Alibi V.27 No.12 • March 22-28, 2018 

Baked Goods

Here It Comes …

N.M. Dems Say 'Yes' to Cannabis

Baked Goods logo
Rob M.

It won't come as much of a surprise if you've been reading these back pages, but I'm pretty sure we're in for some cannabis legalization next year. I don't want to jinx it or anything (I'm knocking on plywood as I write this), but the likelihood of a pro-cannabis governor in 2018 has seemed fairly inevitable—to me, at least.

And then the New Mexico Democratic party announced their support for cannabis legalization at the pre-primary convention earlier this month.

It wasn't an official platform change, and it doesn't mean every Democrat in the state will suddenly flip over to the (clearly more reasonable) side, but it does mean that the Republicans are going to have a tough time yanking single-issue voters over the fence if they don't change their cannabis tune, too.

I don't see why we can't all just have a good time together over here where the grass is greener (see what I did?).

According to the Albuquerque Journal, two of the three Democrats seeking the gubernatorial seat have shown support for legalization (Michelle Lujan Grisham told reporters last week that she supports it, but wants more research done on safely managing its introduction, and Jeff Apodaca said he plans to work with legislators to legalize cannabis during the 2019 session).

Only state Sen. Joseph Cervantes appears leery of full legalization, noting the state's DWI and crime problems as his priorities. I suppose he isn't aware that a study published earlier this year by The Economic Journal found that border states (hey that's us!) where cannabis has been legalized have seen their violent crime rates drop by an average of 13 percent since their laws changed. He also probably never heard of the paper published by the National Bureau of Economic Research last year that found legalized cannabis had “minimal impact” on substance use, youth health outcomes, crime rates and traffic accidents.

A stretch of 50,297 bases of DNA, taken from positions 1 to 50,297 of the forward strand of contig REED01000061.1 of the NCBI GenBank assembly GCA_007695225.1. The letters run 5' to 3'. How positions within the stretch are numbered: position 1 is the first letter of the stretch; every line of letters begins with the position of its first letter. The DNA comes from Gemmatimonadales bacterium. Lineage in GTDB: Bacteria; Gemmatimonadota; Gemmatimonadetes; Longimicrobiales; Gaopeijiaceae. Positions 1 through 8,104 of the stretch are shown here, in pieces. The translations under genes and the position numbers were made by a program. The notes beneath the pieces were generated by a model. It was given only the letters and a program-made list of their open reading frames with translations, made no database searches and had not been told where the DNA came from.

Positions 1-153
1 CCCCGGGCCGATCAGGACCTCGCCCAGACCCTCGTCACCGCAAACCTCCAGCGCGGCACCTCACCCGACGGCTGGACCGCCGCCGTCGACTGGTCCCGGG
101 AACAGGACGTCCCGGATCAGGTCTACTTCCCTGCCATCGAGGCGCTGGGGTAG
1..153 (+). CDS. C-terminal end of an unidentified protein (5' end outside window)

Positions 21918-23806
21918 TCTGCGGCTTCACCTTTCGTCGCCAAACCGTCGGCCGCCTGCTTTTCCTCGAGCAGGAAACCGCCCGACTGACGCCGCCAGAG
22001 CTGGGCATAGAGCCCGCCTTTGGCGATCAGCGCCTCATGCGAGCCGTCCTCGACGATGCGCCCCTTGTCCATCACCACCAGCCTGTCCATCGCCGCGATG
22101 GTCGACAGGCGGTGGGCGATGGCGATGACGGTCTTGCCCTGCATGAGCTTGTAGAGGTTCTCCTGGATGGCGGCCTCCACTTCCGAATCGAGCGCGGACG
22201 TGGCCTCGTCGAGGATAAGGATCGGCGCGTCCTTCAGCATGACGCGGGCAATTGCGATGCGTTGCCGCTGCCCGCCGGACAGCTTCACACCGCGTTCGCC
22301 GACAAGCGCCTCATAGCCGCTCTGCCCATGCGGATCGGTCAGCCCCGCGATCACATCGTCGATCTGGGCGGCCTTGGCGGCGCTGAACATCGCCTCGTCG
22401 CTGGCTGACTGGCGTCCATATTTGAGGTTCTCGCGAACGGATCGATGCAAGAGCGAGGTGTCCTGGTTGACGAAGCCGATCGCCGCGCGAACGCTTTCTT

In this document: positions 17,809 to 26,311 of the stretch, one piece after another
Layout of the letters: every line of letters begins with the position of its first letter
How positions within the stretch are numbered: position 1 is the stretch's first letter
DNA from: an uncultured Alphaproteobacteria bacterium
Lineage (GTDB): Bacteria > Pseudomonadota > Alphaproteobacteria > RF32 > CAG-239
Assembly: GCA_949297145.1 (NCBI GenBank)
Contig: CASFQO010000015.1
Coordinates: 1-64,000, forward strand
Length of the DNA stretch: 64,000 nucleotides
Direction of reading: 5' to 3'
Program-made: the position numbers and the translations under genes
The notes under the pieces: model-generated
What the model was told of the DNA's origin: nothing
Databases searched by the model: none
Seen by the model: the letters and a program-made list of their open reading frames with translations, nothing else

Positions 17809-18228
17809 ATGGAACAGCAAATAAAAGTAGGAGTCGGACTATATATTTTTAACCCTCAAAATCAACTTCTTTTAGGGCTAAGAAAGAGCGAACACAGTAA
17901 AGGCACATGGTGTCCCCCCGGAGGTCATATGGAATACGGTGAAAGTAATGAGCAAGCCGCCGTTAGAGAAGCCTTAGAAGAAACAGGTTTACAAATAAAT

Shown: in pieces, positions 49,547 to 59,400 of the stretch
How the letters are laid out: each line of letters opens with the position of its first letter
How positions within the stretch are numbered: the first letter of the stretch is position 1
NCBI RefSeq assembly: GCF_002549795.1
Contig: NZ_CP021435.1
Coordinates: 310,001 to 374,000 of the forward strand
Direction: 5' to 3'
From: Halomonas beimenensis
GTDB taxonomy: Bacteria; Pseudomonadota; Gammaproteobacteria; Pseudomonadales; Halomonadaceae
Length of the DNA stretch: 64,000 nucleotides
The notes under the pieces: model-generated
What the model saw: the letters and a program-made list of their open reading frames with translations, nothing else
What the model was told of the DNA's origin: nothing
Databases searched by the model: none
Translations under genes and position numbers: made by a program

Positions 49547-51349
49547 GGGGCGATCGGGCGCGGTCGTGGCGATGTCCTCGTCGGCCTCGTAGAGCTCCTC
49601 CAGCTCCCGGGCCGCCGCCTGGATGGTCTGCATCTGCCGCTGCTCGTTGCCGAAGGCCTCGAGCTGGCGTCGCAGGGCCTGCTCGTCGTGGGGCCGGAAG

I don't hate him, though. He did sponsor a proposal to decriminalize the possession of small amounts of cannabis—which would have made the penalty a mere $50 fine. It didn't pan, of course, but you can't fault the guy for trying. Apparently, he still prefers the decriminalization route to full legalization. I would urge him to actually take some time and read the research. Politics is much faster and far more divisive today than when we were kids, Joe. Riding the fence has lost its appeal.

Especially since it looks like the New Mexico Democratic Party is done with wedgies and splinters. At the pre-primary, over 90 percent of delegates voted in favor of supporting the decriminalization and legalization of cannabis. The new platform also calls on state Democrats to support federal descheduling of the drug.

Ariz. Says Bring Your Meds

An Arizona Court of Appeals just ruled that out-of-state medical cannabis patients with valid prescription cards can possess and use cannabis legally within the state. The surprising policy change was the result of a 2016 case involving California resident Stanley Kemmish Jr., who was arrested by Arizona state police for possessing cannabis and paraphernalia. Kemmish was charged with possession of narcotic drugs, possession of cannabis and possession of drug paraphernalia.

Kemmish fought the charges on the grounds that Arizona's laws protect cannabis users who are taking the medication under the recommendation of a doctor, but prosecutors said the law only protected patients who had received a card issued by the Arizona Department of Health Services.

The case went before an appellate court, where a panel ruled that Kemmish was indeed protected, since the Arizona Medical Marijuana Act lists “visiting qualifying patients”—who are immune to prosecution—as non-residents who have been “diagnosed with a debilitating medical condition by a person who is licensed with authority to prescribe drugs to humans in the state of the person's residence.”

According to the court's ruling: “Whether another state's medical marijuana law requires an identification card, a physician's letter or some other documentation is immaterial, so long as the documentation is sufficient under the law of the issuing state.”

Out-of-state cannabis patients aren't allowed to shop their dispensaries, though, so don't bother asking.

Now if only I could drive back to Albuquerque from Las Cruces without getting popped by federal border agents. … (Did you already forget? That's right. You can get charged with a felony in New Mexico for possessing legal medical cannabis if you're unlucky enough to be carrying it through an interior border checkpoint. We have two in New Mexico: One on US-70, between Holloman AFB and White Sands; the other on Interstate 25, between Elephant Butte and Socorro. The Border Patrol has already said they don't give a shit about your illness, you hippie fuck.)

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